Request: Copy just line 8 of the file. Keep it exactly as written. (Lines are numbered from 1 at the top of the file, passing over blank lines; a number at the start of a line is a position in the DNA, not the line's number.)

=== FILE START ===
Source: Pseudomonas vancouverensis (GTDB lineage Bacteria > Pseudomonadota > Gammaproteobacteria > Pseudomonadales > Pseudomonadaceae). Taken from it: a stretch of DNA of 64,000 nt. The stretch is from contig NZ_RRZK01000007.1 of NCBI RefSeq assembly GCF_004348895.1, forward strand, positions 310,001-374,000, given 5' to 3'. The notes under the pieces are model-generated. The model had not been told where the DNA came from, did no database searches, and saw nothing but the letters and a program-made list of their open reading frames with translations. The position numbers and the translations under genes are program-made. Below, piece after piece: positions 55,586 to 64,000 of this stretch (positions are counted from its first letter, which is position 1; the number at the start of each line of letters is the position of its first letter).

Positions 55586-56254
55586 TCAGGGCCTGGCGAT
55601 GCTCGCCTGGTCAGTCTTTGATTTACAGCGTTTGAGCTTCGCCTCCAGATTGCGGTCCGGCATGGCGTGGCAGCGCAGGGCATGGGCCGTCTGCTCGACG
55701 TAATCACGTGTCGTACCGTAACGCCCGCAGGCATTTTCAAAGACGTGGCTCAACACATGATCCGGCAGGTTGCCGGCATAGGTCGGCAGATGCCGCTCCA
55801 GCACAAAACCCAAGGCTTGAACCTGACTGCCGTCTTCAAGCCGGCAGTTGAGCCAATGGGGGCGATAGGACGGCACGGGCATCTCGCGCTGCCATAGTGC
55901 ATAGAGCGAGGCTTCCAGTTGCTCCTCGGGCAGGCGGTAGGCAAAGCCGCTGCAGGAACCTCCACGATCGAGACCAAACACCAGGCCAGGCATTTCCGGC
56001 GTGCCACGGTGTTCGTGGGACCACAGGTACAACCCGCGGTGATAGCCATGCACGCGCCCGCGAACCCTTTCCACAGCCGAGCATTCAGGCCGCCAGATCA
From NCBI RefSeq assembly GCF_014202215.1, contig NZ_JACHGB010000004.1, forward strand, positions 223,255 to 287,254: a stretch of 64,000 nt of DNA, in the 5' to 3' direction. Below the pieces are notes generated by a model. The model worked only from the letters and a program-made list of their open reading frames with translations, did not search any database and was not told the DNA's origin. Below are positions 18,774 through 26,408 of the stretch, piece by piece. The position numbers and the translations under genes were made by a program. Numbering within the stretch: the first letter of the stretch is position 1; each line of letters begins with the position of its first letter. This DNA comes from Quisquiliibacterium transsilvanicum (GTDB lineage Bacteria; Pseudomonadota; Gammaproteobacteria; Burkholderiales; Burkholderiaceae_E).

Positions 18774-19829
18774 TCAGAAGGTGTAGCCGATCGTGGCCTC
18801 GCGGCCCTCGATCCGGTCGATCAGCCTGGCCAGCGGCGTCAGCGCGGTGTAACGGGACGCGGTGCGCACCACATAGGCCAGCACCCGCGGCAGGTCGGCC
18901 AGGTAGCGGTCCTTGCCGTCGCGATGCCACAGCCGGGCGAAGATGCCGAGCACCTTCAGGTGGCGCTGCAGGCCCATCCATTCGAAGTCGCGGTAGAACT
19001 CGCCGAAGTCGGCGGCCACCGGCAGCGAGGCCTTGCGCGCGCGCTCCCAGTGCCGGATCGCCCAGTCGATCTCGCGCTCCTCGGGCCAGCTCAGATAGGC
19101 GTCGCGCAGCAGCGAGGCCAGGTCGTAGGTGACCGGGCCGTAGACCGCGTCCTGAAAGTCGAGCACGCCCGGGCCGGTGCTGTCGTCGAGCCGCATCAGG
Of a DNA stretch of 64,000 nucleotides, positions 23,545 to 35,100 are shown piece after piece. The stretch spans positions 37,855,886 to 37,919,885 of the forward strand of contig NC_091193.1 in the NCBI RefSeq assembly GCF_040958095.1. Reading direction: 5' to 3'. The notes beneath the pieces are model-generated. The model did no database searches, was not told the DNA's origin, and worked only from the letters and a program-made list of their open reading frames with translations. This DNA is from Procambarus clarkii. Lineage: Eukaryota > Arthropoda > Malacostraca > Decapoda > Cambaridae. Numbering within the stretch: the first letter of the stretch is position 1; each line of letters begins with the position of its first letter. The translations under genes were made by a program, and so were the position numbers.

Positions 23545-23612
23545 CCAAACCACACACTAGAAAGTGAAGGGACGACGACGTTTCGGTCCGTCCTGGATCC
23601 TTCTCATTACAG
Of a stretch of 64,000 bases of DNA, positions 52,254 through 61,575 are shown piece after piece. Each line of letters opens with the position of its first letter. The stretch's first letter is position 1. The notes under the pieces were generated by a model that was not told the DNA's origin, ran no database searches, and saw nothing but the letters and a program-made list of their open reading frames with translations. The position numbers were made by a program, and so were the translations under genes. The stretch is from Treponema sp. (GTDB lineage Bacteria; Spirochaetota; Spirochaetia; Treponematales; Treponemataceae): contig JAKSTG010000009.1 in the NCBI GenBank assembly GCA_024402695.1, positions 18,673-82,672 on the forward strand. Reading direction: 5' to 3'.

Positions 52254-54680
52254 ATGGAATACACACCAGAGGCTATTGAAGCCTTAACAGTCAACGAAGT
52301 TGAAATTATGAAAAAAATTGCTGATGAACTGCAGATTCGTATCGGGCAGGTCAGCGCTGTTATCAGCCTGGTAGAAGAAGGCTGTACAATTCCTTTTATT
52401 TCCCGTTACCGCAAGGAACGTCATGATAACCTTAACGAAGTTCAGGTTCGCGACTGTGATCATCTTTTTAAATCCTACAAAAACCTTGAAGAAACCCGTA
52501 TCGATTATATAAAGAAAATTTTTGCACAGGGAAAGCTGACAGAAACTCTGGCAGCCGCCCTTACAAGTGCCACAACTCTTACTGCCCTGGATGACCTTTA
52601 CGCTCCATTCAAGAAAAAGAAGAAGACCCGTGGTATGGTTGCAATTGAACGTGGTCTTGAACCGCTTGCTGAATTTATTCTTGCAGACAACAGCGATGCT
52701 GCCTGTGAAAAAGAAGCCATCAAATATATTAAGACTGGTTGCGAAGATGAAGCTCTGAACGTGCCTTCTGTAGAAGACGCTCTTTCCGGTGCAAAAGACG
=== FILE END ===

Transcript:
56001 GTGCCACGGTGTTCGTGGGACCACAGGTACAACCCGCGGTGATAGCCATGCACGCGCCCGCGAACCCTTTCCACAGCCGAGCATTCAGGCCGCCAGATCA